I vote against wordpress. It’s an amazing way to get started in under an hour, and it’s freaking awesome as a blog tool. As this thing grows, you’ll surely accumulate some ducktape and scar tissue holding parts together. It can be be bad in the long run to start with a solution that involves cobbling pieces onto a blog engine.
Great move on starting with the HTML, very 37Signals.
Drupal 5 is still what most Drupal shops are using to develop production sites. Just now, as in this week, Views and CCK are getting to the point that I’d look at them for production on Drupal 6.
Drupal core being too featurefull is not a complaint I hear often! What parts are you trying to undo? You can get to just about zero features just by disabling modules, heh.
It is hard to find good documentation, but it doesn’t always mean it’s not there. Full internet searches can be more useful than searches on Drupal.org.
For instance, here’s a whole hour on CCK and Views! (From a talk by Jennifer Hodgdon of Poplar ProductivityWare, see also her overview article of making Drupal a site).
benjamin, Agaric Design Collective (disclosure: yes, we build Drupal web sites)
@Hassan – I’m interested in Rails, but haven’t touched it, don’t know what it can do that Django or Drupal can’t, and – perhaps most important for me as a bit of a lone wolf – I don’t have many friends working in it.
Oh, and yes to the duct tape and scar tissue holding WP together. I love it, but building things larger than a blog can involve lots of bubble gum and scotch tape.
@Benjamin – Totally tracking CCK and Views dev for D6. I’ll probably spend two more weeks with Django and then check back into Drupal. Thanks for the tutorial link!
Ryan, discussions like this are great to have here. I like reading posts where the author doesn’t think that he or she has the answer, yet. It makes the discussion all the more interesting.
Ryan, I think your recommendation of creating flat HTML pages with a stylesheet to show a developer what you need is a great idea. I think your advice is very useful. At least for me. Thanks!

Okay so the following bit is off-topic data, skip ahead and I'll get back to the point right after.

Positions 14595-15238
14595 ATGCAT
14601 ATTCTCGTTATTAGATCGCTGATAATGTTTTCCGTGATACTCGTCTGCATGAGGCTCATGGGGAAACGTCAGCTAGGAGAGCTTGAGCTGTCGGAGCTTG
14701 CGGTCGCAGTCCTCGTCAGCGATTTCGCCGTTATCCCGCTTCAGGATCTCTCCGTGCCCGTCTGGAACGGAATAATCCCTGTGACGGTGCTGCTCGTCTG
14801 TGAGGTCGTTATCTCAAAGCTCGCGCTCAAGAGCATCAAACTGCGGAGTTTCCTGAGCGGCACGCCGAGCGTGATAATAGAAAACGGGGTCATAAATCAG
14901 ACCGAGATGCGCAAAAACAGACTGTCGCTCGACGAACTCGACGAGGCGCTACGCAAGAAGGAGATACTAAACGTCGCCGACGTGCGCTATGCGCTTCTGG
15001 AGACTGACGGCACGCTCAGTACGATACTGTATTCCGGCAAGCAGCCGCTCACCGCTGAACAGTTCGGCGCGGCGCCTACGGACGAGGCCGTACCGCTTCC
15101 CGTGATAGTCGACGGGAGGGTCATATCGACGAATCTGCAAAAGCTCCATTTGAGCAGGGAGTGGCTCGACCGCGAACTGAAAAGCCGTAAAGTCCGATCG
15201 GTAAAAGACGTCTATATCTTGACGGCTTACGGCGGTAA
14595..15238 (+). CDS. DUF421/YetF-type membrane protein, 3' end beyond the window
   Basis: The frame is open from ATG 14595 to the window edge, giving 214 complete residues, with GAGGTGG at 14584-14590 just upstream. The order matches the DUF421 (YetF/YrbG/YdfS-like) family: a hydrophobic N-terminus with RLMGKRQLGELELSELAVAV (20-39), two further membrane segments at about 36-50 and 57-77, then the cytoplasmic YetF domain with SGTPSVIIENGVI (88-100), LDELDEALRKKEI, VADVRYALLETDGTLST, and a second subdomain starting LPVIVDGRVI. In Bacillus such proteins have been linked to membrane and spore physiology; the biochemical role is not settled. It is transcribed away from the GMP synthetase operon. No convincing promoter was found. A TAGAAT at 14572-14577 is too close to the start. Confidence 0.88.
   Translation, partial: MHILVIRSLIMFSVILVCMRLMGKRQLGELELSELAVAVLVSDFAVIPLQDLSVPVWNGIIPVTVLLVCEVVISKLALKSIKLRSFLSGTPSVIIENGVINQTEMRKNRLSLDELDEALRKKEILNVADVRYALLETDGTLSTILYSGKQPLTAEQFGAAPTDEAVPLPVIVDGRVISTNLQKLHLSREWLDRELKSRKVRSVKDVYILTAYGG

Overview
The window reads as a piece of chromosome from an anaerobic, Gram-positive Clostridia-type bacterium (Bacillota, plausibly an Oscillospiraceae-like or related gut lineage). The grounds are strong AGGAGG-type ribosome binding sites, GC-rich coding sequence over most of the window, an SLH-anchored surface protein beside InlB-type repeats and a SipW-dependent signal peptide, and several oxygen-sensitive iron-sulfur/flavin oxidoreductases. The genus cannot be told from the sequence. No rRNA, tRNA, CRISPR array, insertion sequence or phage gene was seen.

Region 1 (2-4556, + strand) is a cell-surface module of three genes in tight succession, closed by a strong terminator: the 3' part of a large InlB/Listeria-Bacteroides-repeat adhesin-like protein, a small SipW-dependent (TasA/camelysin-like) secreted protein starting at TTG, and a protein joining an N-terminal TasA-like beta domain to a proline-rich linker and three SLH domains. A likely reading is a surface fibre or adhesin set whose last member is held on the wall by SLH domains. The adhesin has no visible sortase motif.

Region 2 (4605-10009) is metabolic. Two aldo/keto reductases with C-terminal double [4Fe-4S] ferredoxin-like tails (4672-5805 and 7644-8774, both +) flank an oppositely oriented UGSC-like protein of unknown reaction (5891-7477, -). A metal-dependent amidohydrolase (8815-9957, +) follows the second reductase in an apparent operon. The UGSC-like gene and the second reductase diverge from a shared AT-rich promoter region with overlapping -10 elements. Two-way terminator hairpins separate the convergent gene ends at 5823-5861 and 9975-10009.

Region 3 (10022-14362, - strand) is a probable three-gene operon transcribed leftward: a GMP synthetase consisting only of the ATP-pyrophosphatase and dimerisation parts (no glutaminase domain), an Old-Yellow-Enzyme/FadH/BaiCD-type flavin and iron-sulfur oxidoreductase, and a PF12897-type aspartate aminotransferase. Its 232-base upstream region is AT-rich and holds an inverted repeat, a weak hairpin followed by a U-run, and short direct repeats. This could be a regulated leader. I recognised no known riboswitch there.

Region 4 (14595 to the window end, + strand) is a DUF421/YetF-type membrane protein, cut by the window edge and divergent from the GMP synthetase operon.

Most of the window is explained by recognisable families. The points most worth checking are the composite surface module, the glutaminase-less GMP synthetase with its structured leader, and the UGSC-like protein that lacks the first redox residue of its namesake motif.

We’re rolling out the new Ourmedia in Drupal 6 in a few weeks. Haven’t heard the developers discuss shortfalls with Views and CCK modules yet. :~)
I just interviewed Leah Culver, who developed Pownce.com on top of Django starting a year ago.
Completely agree about the lack of documentation (and thus usability) of Drupal, esp. for non-geeks. Alas, Knight passed on my proposal to address that (and building out a set of rich social media functionalities and capabilities) a year back. Maybe next year. :~)
We are using Drupal. One reason we love about it that there is tons of documentation [as Benjamin suggests]. Same question here – what do you want to undo in Drupal? If there is a real reason which makes it necessary just deactivate the respective modules and you won´t be bothered by there functionality anymore.
You may look at silverstripe.com – its easy to use and very intuitive and has an excellent framework.
@Benjamin & @Drupal-ista:
Good questions about the core functionality I want to undo in Drupal. You’re right, it’s generally as simple as turning off a module (for example, ‘Blog’) and adding a new content type (‘Update’).
And that’s probably the best approach, since I might want to turn ‘Blog’ back on later, but then I need to rebuild quite a bit of ‘Blog’ functionality (tags, archives, etc.) for the ‘Update’ type, which makes me want to just hack the ‘Blog’ type to be limited to 200 characters or so.
I’ll keep digging away at it.